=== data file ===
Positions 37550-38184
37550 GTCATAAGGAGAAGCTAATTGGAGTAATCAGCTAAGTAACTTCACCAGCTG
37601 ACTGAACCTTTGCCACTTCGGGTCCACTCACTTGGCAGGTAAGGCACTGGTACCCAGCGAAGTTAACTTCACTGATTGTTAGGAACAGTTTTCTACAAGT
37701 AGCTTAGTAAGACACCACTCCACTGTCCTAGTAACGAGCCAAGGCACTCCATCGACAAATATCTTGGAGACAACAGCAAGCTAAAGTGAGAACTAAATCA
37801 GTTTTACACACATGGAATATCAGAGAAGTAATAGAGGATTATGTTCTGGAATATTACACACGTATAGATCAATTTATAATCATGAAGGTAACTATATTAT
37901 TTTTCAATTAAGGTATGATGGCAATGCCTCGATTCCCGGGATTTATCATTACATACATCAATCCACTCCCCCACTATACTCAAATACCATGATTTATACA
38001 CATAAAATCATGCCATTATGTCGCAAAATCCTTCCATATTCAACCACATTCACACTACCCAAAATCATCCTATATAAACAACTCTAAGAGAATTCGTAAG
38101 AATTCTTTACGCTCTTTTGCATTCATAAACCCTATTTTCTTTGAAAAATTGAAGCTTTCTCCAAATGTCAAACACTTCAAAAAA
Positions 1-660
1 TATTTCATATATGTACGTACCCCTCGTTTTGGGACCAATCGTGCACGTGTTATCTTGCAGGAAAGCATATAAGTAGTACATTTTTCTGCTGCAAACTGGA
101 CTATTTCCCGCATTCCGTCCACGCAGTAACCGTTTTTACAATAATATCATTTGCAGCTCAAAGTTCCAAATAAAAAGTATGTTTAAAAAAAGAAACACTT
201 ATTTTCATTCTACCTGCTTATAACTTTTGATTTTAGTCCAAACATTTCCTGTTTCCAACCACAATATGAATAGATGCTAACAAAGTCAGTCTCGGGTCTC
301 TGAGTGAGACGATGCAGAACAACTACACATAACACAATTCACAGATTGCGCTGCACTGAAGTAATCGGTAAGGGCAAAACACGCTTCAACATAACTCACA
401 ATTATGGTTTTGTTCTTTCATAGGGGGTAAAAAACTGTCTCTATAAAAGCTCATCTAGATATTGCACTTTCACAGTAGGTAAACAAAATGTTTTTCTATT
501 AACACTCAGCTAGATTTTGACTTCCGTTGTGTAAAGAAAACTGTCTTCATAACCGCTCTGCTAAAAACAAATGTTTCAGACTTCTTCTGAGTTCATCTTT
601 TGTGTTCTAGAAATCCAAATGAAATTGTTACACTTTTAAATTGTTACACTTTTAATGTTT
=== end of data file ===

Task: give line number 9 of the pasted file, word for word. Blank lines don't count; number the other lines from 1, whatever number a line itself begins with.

Positions 1-660